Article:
Read all threads

This Thread may be Removed Anytime!


Twitter may remove this content at anytime! Save it as PDF for later use!

Try unrolling a thread yourself!

how to unroll video
  1. Follow @ThreadReaderApp to mention us!

  2. From a Twitter thread mention us with a keyword "unroll"
@threadreaderapp unroll

Practice here first or read more on our help page!

More from @MalwareJake

Sep 20, 2018
This has huge privacy implications, but as a data nerd, I'm excited to see it. As a hacker, I'm also excited. First, the hacker side: this will immediately create a market for device hacking (and forensics, $$$$) on an unprecedented scale. 1/n
If you can save $250/year on your policy by appearing to be active, but really are providing bunk data through a $50 app? Yeah, people will do that. Then when they die weighing in at 350 pounds but claiming to have run a marathon a week the last year? Forensics $$$. 2/n
But from a privacy perspective I'm horrified. It's a virtual certainty that this data will be breached at some point. It's already been shown how fitness tracker data, when de-anonymized, can create security issues (e.g. using fitness tracker information to map a SCIF). 3/n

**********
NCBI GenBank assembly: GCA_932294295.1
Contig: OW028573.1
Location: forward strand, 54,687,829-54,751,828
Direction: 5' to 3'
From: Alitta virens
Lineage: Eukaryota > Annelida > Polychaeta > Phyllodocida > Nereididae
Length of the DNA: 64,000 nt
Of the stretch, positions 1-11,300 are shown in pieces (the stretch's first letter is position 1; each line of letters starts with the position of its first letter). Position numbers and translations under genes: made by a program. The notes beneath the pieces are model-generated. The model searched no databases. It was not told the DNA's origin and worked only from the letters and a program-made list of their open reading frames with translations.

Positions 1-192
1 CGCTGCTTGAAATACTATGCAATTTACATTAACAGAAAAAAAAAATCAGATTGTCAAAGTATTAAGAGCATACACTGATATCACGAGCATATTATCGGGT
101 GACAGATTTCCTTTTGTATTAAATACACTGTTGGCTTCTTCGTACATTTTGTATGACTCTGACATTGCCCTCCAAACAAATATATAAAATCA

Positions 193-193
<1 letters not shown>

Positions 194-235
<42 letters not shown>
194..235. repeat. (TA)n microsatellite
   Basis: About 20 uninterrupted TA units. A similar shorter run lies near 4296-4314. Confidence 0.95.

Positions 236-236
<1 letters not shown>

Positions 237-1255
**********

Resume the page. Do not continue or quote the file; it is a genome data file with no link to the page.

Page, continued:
Read 7 tweets
Sep 15, 2018
This is drawing a lot of ire from the infosec crowd because there's no obvious causality. We SHOULD be careful not to assign causality where there is none. But this data IS valuable and we shouldn't dismiss it because it lacks a causal link. 1/n
The study authors note that the biggest problem with this sort of study is the sample size is small. There simply are not that many publicly traded companies that have suffered significant breaches available to study. There are also many factors, making causality difficult. 2/n
Some interesting takeaways: Stock price goes down immediately after a breach, but recovers quickly after. This doesn't surprise me at all. @RenditionSec works a lot of breach cases and this tracks with our experience in privately held companies. 3/n